Hard Ticket to Hawaii (1987)
Director: Andy Sidaris
Stars: Ronn Moss, Dona Speir, Hope Marie Carlton, Harold Diamond, Rodrigo Obregón, Cynthia Brimhall, Patty Duffek, Wolf Larson, Lory Green, Rustam Branaman, David DeShay, Michael A. Andrews, Kwan Hi Lim, Joseph Hieu, Peter Bromilow
Hard Ticket to Hawaii is a film with true WTF moments, the funniest being a scene where two dudes in a jeep get shot at by a kid with a skateboard and a blow-up doll. Their response to the threat might be deemed by some as overkill – the driver hits him with the jeep, knocking him 20 feet into the air, then the other guy blows him up real good with a bazooka he happens to keep around for situations like this one. But the scene’s not done – the love doll was also thrown into the air, so the guy also blows it to smithereens (“Blow Up Doll” – Get It?!) Hey, you never know, that love doll might have given somebody a disease! It’s all part of the film’s “charm,” I guess, and by the way – the movie doesn’t answer the question of why the bad guy had an inflatable doll in the first place. But you should know better than to ask; after all, this is an “Andy Sidaris Film.”
For those not in the know, Andy Sidaris was a major sports guy in the 60s and 70s who directed television events, including Wide World of Sports and Monday Night Football (side trivia: he also directed an episode of Gemini Man, that goofy series starring Ben Murphy that was turned into Riding with Death and savaged on MST3K). His specialty was bringing the camera in close on cheerleaders and hottie spectators, aka the “honey shot.” I guess he really liked those shots, because in the 80s he started making action movies centered around them, featuring Playboy Playmates, Penthouse Pets, and B-movie bombshells like Sybil Danning. In fact, Sidaris named his special brand of cinematic output “The Triple B – Bullets, Bombs and Babes,” and had them all take place somewhere in Hawaii (usually Molokai). Whatever else you can say about Andy Sidaris, the guy knew exactly what kind of movies he was making, and his audience rewarded him for it.
Hard Ticket to Hawaii is the fourth of this group of movies, preceded by 1985’s Malibu Express (starring Sybil Danning and Darby Hinton), 1979’s Seven (starring William Smith) and 1973’s Stacey (starring Playboy Playmate Anne Randall). A Sidaris movie is nothing without its Playmates – this time around we get to ogle Dona Speir (Miss March 1984), Hope Marie Carlton (Miss July 1985), Cynthia Brimhall (Miss October 1985), and Patty Duffek (Miss May 1984). If you’re into muscle girls, Andy hasn’t forgotten about you – he includes Lory Green (aka female bodybuilder Lori Walkup) as an evil henchwoman. Of course, for the ladies watching, they get to ogle soap opera star Ronn Moss, who plays Dona Speir’s love interest. If you are one of those people who care about plot, I can tell you that Hard Ticket to Hawaii doesn’t give a rats ass about it, barely acknowledging the evil drug smugglers headed by a guy named Mr. Chang, played by British actor Peter Bromilow. Mr. Chang was raised in Hong Kong, and that’s all you really get to know about him, since his appearance in the film is so minimal. The more immediate baddie is a guy named Seth (Rodrigo Obregón) who does most of his dirty work in the film.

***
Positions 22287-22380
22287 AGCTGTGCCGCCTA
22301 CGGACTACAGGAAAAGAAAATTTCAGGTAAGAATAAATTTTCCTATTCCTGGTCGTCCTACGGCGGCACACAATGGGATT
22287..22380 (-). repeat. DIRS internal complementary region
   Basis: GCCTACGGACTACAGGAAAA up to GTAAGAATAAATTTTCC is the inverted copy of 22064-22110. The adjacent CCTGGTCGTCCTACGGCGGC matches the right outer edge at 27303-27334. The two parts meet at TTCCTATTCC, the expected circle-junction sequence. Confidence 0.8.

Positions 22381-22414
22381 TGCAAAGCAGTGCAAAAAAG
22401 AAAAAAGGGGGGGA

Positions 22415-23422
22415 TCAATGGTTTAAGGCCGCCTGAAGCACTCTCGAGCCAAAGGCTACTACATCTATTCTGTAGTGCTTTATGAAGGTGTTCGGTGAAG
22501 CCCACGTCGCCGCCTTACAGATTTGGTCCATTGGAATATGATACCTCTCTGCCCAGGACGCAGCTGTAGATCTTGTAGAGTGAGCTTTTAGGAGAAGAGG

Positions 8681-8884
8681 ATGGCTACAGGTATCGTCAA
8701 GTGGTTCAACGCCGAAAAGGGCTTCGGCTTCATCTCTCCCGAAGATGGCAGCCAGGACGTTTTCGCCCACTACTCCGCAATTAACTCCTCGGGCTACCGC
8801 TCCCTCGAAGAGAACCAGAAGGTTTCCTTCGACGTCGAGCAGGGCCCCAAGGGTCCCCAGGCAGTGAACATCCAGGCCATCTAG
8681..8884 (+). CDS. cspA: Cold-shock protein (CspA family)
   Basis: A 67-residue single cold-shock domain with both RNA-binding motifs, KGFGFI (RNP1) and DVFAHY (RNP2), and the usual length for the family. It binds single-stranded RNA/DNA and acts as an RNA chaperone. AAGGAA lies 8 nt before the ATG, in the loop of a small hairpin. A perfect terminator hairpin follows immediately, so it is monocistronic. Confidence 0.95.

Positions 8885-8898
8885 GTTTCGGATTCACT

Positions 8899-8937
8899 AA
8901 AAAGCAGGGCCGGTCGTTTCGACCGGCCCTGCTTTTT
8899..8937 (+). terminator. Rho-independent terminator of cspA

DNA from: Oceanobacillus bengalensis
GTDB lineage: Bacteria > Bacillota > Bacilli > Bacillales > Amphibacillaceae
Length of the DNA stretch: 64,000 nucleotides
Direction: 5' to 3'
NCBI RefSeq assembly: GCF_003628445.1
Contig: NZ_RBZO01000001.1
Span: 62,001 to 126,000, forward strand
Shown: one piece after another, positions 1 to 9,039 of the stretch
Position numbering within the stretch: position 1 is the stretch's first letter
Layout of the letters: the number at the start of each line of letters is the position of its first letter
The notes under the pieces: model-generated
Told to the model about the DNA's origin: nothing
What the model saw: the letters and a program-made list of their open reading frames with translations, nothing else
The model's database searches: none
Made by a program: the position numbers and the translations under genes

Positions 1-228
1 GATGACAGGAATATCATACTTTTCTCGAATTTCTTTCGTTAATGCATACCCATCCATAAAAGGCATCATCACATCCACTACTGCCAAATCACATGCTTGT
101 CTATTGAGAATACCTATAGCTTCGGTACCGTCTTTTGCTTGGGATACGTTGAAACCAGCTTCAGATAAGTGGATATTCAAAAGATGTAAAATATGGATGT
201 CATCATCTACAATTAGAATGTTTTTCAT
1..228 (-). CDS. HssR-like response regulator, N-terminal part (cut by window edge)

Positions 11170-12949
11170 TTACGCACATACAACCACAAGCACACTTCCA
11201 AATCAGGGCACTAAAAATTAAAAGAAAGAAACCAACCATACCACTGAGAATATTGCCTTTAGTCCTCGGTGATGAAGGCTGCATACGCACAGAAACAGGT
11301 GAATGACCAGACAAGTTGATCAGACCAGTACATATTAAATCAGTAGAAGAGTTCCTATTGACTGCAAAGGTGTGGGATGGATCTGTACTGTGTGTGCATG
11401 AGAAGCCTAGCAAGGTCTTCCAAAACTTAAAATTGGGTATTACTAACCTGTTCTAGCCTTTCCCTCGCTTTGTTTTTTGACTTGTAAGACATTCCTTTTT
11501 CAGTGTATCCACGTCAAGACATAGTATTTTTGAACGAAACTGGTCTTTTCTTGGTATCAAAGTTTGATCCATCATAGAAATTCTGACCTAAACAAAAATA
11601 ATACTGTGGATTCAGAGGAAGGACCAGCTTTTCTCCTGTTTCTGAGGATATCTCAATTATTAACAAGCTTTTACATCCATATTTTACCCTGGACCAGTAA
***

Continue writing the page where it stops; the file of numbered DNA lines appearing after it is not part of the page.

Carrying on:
You immediately know what you are in for when Donna (Speir) climbs out of the water telling Rowdy (Ron Moss) to come into the water. He responds: “Are you kidding? I’ve got better things to do with my temperature!” She’s soon topless (which happens a lot – no complaints from me) but not until some exposition has informed us that she’s DEA. The next scene has two unfortunate local cops stumbling onto a drug smuggling operation (which is being done in broad daylight) and getting blown away. After the credits (“cleverly” written on pieces of paper attached to crates, but it looks to me like the money for a real credit sequence didn’t exist), we find out that Donna and her sidekick Taryn (Hope Marie Carlton) are undercover as cargo carriers who fly their own plane. Taryn is actually in the witness protection plan for reasons not worth getting into, but she likes to pretend that she’s in a James Bond film. When asked which Bond she likes best, she says “I don’t know… I’d give them all equal time!”